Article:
Stawicki SP, Kent A, Patil P, Jones C, Stoltzfus JC, Vira A, Kelly N, Springer AN, Vazquez D, Evans DC, Papadimos TJ, Bahner DP - Int J Crit Illn Inj Sci (2015 Apr-Jun)

Schematic representation of venous collapsibility index computations
© Copyright Policy - open-access
Related In: Results  -  Collection

License
Show All Figures
getmorefigures.php?uid=PMC4477400&req=5

Figure 1: Schematic representation of venous collapsibility index computations
Mentions: After Institutional Review Board approval (The Ohio State University Protocol Number 2010H0247), a prospective, observational study was conducted on a convenience sample of consenting SICU patients who met clinical indications for IV fluid bolus and who had preexisting central venous access. Included in the study were patients between the ages of 18 and 89. Excluded were prisoners and patients <18 or ≥90 years of age. Two primary end-points were observed: (a) The behavior of the central venous pressure (CVP) during active IV bolus infusion; and (b) the simultaneous behavior of the VCI. Venous collapsibility was defined as the difference between the maximum and the minimum venous diameter [Figure 1] recorded on M-mode during the respiratory cycle.[411]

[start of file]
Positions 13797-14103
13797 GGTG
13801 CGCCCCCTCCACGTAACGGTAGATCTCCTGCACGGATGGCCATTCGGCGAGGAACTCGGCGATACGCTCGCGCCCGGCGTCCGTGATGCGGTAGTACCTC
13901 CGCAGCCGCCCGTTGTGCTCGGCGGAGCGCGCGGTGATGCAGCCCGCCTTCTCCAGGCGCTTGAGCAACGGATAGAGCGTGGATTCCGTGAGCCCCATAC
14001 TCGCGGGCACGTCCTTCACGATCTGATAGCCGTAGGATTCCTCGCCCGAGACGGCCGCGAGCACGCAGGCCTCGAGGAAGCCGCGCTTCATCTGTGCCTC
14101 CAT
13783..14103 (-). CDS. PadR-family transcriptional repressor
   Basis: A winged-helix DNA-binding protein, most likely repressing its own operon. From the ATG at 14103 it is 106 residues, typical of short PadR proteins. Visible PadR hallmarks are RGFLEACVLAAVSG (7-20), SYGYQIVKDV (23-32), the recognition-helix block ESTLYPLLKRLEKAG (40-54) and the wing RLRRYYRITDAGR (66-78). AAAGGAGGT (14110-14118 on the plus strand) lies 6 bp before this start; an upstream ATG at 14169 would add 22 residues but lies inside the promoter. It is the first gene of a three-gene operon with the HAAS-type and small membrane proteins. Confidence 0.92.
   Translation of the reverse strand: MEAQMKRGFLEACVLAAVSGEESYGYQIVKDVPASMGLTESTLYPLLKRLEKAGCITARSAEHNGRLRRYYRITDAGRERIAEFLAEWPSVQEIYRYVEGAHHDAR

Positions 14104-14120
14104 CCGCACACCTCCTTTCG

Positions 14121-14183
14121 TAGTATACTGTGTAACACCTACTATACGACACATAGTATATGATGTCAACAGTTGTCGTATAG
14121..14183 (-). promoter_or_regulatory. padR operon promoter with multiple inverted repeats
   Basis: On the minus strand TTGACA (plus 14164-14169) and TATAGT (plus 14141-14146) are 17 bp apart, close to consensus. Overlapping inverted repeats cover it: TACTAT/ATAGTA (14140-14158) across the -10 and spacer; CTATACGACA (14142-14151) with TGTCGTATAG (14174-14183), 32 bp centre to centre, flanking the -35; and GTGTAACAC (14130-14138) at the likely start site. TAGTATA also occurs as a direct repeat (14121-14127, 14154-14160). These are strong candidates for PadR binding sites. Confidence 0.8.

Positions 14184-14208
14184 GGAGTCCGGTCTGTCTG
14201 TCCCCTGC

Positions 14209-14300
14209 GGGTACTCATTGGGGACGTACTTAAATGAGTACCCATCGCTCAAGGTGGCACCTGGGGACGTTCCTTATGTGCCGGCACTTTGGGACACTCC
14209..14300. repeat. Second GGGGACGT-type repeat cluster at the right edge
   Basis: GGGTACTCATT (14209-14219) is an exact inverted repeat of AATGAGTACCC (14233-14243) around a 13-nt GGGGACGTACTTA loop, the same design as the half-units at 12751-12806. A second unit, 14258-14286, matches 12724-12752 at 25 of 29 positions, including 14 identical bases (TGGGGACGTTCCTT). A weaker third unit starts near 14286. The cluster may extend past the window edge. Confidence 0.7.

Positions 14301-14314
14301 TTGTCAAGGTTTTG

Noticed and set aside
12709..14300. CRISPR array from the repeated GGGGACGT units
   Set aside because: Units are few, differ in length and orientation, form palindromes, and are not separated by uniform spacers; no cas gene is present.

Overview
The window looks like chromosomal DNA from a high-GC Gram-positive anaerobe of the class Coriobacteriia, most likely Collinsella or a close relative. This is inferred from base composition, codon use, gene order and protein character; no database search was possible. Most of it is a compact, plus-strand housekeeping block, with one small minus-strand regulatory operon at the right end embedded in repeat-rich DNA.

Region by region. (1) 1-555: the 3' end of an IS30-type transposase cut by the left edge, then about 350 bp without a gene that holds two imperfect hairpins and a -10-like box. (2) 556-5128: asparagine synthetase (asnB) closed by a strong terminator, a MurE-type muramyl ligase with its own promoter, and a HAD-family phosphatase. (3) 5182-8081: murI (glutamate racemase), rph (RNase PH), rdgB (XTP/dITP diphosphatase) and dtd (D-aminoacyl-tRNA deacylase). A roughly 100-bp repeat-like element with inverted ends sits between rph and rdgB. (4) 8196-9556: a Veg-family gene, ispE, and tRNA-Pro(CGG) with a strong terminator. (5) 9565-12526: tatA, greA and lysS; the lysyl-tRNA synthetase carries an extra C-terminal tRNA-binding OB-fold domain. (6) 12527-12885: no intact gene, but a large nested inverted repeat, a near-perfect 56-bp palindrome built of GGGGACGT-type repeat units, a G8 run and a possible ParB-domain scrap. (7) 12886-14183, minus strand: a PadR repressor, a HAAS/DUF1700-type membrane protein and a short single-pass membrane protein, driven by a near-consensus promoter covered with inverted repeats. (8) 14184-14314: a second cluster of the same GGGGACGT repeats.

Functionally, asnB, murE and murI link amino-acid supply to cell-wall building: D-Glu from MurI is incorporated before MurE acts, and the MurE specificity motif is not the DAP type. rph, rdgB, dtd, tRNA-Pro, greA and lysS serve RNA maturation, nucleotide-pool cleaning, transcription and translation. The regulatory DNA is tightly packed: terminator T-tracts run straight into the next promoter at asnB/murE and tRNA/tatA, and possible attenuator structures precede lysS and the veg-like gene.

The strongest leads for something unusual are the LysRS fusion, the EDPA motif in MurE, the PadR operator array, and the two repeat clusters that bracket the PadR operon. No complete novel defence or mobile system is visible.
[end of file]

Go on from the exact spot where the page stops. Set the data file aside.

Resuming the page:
Bottom Line: Most surrogates for volume status, including central venous pressure (CVP) and pulmonary artery wedge pressure, require invasive lines associated with a number of potential complications.Given the noninvasive nature of the measurement technique, VCI shows promise as a method of dynamically measuring patient response to fluid resuscitation.Further studies with larger sample sizes are warranted.

View Article: PubMed Central - PubMed

Affiliation: Department of Research and Innovation, St Luke's University Health Network, Bethlehem, Pennsylvania, United States.

ABSTRACT

Introduction: Measurement of intravascular volume status is an ongoing challenge for physicians in the surgical intensive care unit (SICU). Most surrogates for volume status, including central venous pressure (CVP) and pulmonary artery wedge pressure, require invasive lines associated with a number of potential complications. Sonographic assessment of the collapsibility of the inferior vena cava (IVC) has been described as a noninvasive method for determining volume status. The purpose of this study was to analyze the dynamic response in IVC collapsibility index (IVC-CI) to changes in CVP in SICU patients receiving fluid boluses for volume resuscitation.